Moreover, the company is suspected of reneging on a "corporate integrity agreement" -- fashioned with help from Sulzbach herself -- pledging to refrain from the very behavior that nearly leveled the company a decade ago.
"This casts a very long, dark shadow over Ms. Sulzbach," said Young (business consultant), who counts hospitals among his diverse base of clients. "All of these events happened on her watch."
Pete Stark, a Democratic congressman in Tenet's home state of California, suspects that Tenet is "up to its old tricks." And in many ways, the current scandal does seem hauntingly familiar.

Top Lawyer Bailed Before Tenet Tanked The Street.Com (Melissa Davis) August 14, 2003
(Added 2007)

Profitability :: Up and then down again

Tenet recovered and did reasonably well with its softer partnership approach for the first 2-3 years after its 1994 fraud settlements. Market conditions were favourable.

By the late 1990's health corporate shares all lost ground. This was due to Medicare cuts, the shift of market money from the static health sector into the technology boom, Columbia/HCA's fraud, the collapse of aged care chains, and a community outcry about managed care. Tenet was probably constrained by its integrity agreement and less able to compete under pressure in a marketplace where bending the rules gives a large competitive advantage. It did poorly and sold 20 of its 129 hospitals in 1999.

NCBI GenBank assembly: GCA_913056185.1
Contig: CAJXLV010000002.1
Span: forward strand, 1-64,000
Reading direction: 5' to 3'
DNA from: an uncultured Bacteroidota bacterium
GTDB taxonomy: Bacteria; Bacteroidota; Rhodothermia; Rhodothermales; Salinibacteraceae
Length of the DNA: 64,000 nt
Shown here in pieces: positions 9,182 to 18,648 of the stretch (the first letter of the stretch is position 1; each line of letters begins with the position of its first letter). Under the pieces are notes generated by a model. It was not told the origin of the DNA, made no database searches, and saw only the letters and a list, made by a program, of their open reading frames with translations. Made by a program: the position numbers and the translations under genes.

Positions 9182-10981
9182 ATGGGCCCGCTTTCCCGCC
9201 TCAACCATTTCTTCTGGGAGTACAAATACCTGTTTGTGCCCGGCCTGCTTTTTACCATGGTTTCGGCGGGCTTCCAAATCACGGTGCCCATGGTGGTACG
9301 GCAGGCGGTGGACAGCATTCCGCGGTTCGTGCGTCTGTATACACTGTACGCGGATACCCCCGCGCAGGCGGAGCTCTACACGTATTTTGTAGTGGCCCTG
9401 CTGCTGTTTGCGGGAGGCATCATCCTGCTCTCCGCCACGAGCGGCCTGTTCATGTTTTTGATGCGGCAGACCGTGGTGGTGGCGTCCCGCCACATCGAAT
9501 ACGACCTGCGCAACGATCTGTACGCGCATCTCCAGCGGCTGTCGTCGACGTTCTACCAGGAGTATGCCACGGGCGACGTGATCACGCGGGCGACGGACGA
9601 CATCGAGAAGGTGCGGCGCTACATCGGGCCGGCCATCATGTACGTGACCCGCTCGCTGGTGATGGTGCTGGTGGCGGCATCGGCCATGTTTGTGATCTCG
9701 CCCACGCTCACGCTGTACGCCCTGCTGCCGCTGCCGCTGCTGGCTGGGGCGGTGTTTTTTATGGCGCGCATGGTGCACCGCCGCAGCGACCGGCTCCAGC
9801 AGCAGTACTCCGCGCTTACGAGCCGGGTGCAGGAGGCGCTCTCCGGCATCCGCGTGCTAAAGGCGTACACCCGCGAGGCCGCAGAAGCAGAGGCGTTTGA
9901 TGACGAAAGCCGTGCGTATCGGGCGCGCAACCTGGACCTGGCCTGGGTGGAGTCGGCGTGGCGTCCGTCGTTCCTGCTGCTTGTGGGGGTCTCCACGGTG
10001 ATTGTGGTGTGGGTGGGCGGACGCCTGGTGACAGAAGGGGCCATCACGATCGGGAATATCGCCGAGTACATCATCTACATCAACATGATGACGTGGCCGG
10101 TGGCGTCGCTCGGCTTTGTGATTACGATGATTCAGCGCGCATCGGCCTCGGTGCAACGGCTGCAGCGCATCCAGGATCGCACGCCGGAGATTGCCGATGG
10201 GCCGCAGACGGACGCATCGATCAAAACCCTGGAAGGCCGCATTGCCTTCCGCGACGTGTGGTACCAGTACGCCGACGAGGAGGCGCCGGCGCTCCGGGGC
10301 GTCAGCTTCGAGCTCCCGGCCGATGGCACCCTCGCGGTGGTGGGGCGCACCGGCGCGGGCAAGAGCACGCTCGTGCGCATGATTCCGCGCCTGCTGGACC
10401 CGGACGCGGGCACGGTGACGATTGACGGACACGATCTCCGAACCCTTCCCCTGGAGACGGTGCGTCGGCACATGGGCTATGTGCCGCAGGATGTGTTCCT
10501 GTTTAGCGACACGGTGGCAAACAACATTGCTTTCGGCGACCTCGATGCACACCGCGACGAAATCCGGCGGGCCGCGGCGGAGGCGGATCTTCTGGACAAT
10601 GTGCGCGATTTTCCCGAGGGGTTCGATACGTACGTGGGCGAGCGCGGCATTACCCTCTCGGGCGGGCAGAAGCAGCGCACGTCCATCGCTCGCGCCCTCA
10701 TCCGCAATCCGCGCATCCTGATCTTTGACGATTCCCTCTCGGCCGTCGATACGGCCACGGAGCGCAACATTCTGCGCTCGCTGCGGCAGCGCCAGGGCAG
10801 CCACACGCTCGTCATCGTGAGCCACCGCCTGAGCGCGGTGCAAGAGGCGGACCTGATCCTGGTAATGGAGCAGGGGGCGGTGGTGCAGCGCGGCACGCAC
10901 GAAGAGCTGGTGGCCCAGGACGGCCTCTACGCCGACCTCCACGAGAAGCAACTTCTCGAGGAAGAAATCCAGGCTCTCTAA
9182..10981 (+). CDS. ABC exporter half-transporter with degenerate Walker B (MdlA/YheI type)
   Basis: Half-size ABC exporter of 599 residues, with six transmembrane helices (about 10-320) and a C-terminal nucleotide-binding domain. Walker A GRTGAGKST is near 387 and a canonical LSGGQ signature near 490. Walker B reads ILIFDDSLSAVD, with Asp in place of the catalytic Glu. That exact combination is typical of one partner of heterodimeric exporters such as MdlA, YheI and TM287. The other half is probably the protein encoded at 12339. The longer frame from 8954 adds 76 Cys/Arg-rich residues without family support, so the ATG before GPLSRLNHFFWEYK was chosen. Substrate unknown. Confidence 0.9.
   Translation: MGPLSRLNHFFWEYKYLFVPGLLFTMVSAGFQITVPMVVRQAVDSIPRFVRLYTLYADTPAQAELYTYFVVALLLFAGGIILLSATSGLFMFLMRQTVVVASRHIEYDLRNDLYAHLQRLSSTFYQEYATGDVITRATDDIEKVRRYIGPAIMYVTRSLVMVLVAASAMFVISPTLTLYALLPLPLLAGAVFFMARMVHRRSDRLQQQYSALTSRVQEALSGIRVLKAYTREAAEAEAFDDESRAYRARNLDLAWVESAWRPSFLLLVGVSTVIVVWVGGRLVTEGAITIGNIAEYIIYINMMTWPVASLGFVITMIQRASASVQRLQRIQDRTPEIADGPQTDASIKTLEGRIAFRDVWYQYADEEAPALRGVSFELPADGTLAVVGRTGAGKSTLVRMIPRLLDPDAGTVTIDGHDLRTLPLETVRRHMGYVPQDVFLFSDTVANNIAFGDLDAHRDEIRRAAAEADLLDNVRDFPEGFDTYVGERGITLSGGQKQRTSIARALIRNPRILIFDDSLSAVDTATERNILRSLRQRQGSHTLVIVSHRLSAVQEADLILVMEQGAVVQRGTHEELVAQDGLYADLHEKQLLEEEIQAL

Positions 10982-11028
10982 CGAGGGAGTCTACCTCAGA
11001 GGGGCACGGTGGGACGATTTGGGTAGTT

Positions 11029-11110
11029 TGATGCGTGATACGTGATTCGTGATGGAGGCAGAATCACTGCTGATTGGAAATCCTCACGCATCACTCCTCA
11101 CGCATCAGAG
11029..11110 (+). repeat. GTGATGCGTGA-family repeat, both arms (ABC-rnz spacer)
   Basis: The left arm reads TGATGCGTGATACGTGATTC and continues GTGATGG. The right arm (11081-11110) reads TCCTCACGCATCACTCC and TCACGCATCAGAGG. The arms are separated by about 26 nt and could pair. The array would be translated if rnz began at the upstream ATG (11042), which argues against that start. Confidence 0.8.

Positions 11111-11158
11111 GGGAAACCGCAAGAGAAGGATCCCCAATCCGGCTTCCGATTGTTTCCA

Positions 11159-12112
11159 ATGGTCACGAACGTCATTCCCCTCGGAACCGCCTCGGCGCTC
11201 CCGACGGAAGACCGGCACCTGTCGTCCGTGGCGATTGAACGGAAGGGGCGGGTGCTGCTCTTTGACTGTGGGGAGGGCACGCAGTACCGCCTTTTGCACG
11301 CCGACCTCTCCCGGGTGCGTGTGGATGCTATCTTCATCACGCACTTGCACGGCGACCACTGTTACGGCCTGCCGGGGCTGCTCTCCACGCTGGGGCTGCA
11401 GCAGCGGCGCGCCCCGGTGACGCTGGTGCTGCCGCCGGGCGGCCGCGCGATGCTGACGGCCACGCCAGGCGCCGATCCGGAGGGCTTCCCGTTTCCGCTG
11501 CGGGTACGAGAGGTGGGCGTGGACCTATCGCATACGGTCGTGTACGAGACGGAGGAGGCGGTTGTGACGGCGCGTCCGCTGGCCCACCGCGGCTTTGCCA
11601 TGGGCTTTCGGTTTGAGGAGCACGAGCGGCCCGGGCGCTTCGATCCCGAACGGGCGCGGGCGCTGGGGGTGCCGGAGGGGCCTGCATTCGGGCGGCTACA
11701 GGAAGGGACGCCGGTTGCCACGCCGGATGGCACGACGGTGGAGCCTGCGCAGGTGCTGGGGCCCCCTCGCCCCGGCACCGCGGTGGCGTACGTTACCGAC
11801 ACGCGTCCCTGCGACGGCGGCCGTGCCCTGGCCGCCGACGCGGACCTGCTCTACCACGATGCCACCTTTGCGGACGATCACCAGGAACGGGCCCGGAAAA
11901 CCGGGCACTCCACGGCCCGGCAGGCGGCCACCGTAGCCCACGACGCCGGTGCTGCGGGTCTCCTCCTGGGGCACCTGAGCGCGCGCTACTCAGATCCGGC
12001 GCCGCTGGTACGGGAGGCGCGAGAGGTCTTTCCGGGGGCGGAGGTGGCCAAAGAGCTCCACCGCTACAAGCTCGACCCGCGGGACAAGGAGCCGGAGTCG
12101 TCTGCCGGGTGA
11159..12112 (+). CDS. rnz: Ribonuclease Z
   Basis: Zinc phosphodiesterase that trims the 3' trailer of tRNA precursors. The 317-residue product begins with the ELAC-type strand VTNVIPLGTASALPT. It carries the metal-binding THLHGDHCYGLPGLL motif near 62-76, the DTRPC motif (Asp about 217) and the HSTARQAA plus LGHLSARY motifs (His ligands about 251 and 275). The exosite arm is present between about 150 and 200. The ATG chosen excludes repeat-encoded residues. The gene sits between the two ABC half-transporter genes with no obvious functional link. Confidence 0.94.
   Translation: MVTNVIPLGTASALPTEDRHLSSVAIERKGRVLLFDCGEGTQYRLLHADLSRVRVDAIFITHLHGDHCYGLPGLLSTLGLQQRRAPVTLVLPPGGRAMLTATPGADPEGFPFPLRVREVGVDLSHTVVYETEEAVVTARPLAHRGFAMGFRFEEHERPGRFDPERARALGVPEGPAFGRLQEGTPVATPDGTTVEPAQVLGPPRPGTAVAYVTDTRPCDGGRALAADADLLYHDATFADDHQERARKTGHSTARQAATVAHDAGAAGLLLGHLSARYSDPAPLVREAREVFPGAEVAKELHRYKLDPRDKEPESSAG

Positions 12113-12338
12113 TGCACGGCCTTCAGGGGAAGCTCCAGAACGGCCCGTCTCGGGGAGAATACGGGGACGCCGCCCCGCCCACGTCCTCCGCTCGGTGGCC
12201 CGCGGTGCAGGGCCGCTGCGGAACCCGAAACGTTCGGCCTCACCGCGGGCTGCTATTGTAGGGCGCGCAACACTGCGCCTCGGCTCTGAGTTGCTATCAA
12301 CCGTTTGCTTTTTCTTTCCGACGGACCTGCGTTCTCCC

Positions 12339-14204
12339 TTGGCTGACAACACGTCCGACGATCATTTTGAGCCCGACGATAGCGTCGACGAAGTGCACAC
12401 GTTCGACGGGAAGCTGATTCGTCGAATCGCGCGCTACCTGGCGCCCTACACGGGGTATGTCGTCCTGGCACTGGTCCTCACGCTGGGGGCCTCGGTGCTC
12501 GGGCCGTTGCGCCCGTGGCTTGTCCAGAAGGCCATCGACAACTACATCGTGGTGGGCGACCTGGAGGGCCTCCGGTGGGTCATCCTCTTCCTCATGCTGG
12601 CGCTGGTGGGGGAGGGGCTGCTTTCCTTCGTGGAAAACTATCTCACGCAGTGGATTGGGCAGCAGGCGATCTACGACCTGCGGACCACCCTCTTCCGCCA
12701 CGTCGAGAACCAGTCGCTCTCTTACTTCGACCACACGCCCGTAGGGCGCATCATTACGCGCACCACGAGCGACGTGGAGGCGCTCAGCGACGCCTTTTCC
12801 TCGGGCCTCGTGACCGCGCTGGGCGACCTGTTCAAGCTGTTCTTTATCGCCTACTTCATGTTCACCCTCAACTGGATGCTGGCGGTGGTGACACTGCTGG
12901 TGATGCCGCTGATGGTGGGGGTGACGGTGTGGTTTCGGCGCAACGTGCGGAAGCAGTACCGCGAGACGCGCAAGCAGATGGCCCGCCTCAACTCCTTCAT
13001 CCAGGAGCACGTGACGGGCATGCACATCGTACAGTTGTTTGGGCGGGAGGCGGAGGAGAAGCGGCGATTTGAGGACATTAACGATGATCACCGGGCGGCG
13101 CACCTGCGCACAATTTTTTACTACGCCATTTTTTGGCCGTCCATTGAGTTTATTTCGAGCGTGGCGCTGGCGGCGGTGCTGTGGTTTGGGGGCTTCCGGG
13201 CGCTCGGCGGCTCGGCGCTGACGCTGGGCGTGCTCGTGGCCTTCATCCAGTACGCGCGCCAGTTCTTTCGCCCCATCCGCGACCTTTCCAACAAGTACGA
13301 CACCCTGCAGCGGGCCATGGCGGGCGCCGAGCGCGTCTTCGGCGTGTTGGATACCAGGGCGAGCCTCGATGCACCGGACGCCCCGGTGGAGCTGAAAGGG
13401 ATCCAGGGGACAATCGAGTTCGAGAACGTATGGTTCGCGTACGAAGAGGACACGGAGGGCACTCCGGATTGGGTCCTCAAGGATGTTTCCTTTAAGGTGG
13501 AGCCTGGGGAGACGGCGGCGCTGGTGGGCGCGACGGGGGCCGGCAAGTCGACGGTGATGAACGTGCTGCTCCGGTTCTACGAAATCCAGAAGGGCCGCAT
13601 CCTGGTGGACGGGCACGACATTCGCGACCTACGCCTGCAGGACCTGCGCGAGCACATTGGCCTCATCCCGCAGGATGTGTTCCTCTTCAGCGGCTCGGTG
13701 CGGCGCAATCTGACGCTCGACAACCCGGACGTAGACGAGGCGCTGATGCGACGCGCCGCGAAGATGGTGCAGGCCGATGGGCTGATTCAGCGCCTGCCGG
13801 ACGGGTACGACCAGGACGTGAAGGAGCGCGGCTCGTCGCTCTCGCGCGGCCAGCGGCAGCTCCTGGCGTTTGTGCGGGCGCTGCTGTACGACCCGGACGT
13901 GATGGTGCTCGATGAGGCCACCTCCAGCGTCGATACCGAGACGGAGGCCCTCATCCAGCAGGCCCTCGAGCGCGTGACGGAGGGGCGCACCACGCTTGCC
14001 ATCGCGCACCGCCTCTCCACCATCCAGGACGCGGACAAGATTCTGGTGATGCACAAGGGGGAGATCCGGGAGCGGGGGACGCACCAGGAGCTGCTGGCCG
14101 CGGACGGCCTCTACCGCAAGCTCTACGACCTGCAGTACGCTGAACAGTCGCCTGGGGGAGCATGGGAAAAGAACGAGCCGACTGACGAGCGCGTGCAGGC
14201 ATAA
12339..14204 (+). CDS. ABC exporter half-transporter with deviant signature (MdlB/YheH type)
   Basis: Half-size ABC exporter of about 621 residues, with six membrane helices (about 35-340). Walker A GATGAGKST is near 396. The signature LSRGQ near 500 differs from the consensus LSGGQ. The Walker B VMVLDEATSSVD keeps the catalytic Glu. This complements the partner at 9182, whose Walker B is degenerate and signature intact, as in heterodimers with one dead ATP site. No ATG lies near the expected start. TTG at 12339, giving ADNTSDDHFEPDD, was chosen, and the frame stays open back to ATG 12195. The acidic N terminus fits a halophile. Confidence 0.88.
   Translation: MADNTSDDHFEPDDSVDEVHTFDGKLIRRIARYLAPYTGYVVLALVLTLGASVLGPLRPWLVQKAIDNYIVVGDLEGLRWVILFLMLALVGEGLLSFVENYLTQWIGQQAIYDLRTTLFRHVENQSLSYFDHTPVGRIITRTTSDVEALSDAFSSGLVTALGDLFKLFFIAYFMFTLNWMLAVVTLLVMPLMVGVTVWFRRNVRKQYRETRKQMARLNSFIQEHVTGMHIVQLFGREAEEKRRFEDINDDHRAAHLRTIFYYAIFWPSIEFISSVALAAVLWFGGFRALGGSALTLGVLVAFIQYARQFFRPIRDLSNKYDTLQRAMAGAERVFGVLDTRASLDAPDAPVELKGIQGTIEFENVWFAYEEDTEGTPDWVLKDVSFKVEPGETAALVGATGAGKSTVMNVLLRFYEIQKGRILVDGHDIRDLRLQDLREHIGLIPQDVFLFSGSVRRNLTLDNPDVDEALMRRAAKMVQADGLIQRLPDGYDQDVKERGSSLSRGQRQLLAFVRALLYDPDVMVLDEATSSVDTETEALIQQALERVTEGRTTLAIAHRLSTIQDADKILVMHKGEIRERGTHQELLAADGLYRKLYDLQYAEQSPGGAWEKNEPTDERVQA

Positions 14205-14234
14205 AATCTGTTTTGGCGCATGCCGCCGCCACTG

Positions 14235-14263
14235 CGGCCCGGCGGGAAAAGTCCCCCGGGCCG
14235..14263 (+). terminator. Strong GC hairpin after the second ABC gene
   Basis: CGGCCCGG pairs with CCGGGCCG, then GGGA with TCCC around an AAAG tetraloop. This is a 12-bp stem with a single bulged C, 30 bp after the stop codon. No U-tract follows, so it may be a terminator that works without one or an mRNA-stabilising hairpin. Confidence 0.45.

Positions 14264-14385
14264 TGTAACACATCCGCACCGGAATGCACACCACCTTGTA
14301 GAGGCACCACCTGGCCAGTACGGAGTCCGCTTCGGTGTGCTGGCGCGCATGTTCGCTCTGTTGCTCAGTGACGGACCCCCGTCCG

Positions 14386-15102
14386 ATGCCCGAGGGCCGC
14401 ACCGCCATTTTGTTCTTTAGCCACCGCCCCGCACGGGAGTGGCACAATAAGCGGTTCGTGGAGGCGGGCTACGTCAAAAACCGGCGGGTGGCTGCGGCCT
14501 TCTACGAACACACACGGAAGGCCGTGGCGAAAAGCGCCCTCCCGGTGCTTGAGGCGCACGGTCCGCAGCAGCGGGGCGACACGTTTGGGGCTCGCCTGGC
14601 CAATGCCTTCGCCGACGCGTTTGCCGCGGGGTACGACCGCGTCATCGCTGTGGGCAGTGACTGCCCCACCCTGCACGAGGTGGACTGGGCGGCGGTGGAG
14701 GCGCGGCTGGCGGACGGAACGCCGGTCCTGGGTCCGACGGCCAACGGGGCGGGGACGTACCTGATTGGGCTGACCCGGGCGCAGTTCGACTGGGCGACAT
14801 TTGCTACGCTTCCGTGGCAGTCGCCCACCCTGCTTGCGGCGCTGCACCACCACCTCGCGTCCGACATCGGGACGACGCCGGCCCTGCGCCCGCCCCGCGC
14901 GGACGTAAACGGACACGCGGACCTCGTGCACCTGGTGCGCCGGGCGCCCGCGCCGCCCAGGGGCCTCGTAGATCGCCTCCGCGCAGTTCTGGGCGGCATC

In January 1999
Michael Focht retired but stayed on the board until June 2002. He had been brought back from NME's (claimed to be fraud free) international division in 1991 to become COO and help sort out the mess. My concerns about his involvement in NME's dysfunctional practices had been ignored.

Thomas Mackey, who joined NME in 1985, and Trevor Fetter, who followed Barbakow from Merril Lynch to MGM and then to Tenet in 1995, were promoted into senior positions to fill the gap. In June 1999 Fetter was moved to Broadlane e-commerce a spin off of Tenet's mass buying strategy.

Statement by Mr Barbakow
"He (Focht) will be greatly missed by all of us who have had the pleasure and honor of working with him. Long before it became a hot topic, Mike understood that it was essential to build a corporate culture that emphasizes ethics. As chairman of the management committee of Tenet's corporate integrity program, he continued to play a critical role in shaping the company's character. Tenet owes Mike a great debt for his leadership in this area."
Tenet Healthcare President Michael H. Focht to Retire; Two Company Executives Promoted Business Wire January 14, 1999

Statement to Australian Senate by Senator John Herron
Dr Wynne is asking National Medical to honour its public commitment to integrity and its statement that it will not tolerate ethical misconduct. He has asked Tenet's ethics committee to investigate the conduct of National Medical's international division in Singapore, to investigate their refusal to explain why they did not properly contest the Ng allegations - - - - .

He is particularly concerned at the possible involvement of Focht in these activities because Focht is now in overall charge of Tenet's compliance program. The welfare of patients in Tenet's hospitals will depend on the integrity which Focht displays in fulfilling his obligations under the compliance program.

ADJOURNMENT :: Dr Michael Wynne Australian Senate Hansard for 28th November 1995

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New Business Policies
their Consequences

Back to profitability:-